Keep It Simple and Communicate

April 22, 2014  |  Time: 12:06  |  Subscribe in iTunes

Featuring Kimberly Hancher, EEOC CIO

Project Managers want to know where they can use their skills now, and what skills they will need in the future: its all about job security. In this podcast we interview Ms. Kimberly Hancher, CIO of the EEOC, who 3 decades of bringing project management disciplines to federal government agencies to develop and deliver IT projects.

Listen online or read the full podcast transcript below.

About the Speaker

portrait of Kimberly HancherKimberly Hancher

Equal Employment Opportunity Commission (EEOC)
Chief Information Officer (CIO)

Kimberly Hancher is a long time member of the Federal Information Technology (IT) community. She began her Federal career at the Department of Veterans Affairs in 1981.

In the 1980’s she implemented the VA’s first enterprise wide electronic mail system. After 15 years at the VA, she joined the Federal Communications Commission (FCC) to lead the agency’s electronic government (e-gov) program. During her 10 years at the FCC, the agency deployed over 20 online, web based transaction systems and implemented mandatory electronic filing. She joined the Equal Employment Opportunity Commission (EEOC) as Chief Information Officer in 2008 and is leading several transformational efforts there. She is a valued member of the Federal senior executive service; known for her ability to leverage IT, create a shared vision of the future, and serve as a mentor/role model for aspiring IT professionals.

Mrs. Hancher is also active in charitable organizations. She was President and CIO of The Angels Network (, a charitable group that raises funds for transitional housing and homeless programs in the DC metro area. She currently serves as a board member on the Government Information Technology Executive Council (GITEC). And she is a lifetime member of the Salvation Army Women’s Auxiliary. In 2007 she received the President’s Volunteer Service Award in recognition of her commitment to community service.

Full Podcast Transcript


00:02 Speaker 1: From the Washington DC chapter of the Project Management Institute, this is PM Point of View, the podcast that looks at project management from all the angles. Here's your host, Kendall Lott.

00:12 Kendall Lott: Project managers wanna know where they can use their skills now, and which skills are gonna be needed in the future. It's all about job security. We thought we'd get at this by asking someone who hires project managers, and has had a career of introducing project management into the Federal Government environment for over 30 years. Today's guest, Ms. Kimberly Hancher. She has focused on the field of information technology, its development, and even more its implementation in three federal organizations: The Department of Veterans Affairs, The Federal Communications Commission, and now as the Chief Information Officer at the Equal Employment Opportunity Commission. We had a conversation about how she's engaged with project managers over the last three decades, and which skills she sees as most important for project managers in the future. As IT has changed, have you seen project management change, and in what way? 'Cause we've seen IT really become a different animal now.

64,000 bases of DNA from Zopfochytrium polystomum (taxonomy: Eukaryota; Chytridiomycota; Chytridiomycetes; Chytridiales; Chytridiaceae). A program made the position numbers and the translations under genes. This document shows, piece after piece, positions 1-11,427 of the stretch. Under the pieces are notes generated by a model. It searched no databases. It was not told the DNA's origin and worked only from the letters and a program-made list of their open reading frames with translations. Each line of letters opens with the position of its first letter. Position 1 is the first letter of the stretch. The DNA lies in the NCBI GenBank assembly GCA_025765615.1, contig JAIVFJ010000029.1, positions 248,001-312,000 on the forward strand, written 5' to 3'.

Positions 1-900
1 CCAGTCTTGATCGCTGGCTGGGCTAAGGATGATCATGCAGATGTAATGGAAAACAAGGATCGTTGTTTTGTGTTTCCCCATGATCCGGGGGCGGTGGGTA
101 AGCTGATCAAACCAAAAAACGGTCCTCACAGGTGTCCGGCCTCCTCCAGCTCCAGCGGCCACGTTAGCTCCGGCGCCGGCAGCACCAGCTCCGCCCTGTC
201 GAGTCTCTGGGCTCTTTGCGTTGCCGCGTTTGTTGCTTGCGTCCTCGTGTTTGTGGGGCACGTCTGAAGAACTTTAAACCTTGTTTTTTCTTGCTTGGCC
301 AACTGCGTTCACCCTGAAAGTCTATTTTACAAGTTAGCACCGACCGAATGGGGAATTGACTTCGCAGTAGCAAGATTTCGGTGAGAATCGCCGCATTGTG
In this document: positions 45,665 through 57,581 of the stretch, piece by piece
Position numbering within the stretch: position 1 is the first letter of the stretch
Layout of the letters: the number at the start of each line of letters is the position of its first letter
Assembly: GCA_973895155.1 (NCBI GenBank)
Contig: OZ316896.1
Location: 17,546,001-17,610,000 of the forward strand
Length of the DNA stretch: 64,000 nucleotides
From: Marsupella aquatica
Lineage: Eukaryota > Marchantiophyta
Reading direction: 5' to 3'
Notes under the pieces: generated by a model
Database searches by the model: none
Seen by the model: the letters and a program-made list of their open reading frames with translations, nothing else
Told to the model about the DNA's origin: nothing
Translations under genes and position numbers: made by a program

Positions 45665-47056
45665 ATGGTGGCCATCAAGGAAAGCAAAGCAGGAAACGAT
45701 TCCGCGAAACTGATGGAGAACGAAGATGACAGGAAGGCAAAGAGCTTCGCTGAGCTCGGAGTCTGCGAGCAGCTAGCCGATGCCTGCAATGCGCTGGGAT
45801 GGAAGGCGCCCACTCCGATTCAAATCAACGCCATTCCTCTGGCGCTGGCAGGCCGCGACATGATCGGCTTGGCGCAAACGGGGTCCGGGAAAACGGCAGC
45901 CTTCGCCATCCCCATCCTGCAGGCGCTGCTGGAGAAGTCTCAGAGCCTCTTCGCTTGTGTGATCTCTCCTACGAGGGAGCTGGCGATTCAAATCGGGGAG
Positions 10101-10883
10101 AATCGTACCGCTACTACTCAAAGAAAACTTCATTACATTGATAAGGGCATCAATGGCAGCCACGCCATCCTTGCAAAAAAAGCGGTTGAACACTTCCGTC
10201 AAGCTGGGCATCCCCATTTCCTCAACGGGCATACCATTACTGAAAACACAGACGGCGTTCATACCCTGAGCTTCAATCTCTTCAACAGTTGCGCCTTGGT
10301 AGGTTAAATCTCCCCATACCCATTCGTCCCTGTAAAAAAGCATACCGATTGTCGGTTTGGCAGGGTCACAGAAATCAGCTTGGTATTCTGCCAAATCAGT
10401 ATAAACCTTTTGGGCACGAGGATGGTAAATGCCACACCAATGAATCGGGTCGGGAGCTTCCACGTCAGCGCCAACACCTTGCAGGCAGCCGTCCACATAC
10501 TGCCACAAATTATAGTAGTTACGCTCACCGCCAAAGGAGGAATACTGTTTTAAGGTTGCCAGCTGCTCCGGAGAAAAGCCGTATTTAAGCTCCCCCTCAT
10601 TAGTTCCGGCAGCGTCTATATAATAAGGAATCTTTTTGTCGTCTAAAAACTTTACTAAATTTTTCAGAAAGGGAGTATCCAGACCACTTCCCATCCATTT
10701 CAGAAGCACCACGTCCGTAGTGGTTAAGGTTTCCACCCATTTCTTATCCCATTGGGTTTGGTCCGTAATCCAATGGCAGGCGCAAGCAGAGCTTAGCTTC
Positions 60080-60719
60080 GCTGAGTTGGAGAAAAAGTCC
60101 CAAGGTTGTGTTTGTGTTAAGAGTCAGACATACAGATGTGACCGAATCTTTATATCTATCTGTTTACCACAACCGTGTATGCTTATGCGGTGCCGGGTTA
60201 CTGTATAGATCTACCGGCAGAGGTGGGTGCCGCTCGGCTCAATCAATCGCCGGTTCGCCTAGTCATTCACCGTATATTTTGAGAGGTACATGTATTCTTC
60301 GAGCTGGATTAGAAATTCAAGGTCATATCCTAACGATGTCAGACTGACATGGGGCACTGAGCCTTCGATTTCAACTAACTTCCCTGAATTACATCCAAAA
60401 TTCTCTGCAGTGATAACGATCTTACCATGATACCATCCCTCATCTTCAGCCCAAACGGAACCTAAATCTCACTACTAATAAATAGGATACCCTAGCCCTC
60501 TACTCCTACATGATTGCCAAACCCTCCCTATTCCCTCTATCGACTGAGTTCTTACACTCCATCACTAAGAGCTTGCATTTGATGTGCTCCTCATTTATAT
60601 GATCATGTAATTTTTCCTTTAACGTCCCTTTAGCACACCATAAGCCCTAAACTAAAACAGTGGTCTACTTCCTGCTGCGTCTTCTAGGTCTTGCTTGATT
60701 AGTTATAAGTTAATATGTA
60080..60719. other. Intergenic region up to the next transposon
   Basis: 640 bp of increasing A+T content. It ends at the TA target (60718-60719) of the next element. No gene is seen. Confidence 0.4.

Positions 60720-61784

01:09 Kimberly Hancher: Right. Some of my observations are that successfully introducing automated tools and technologies into an enterprise has always been a challenge, and it still is. That has not changed. The project management disciplines, I think, are an important part of your toolset, because it brings an order, a way of chunking, a way of breaking down something that's quite big, into doable elements, and also getting all the right people involved.

01:45 KL: Now, is that something you were engaged with in the 80s and 90s? Were you engaged with that kind of principle?

01:47 KH: Yes, definitely.

01:49 KL: How has it changed as you've seen it coming right on up into this second decade here now in the 21st century?

01:56 KH: What has changed probably is that there are more of us who have been schooled in these disciplines. I think that there are lots of different approaches and levels of applying project management disciplines. And it's extremely important to choose one that's right for the organization. And so that's one of the things that I think has changed.

02:22 KL: So a proliferation of the ways, of decomposing and including all the stakeholders, right?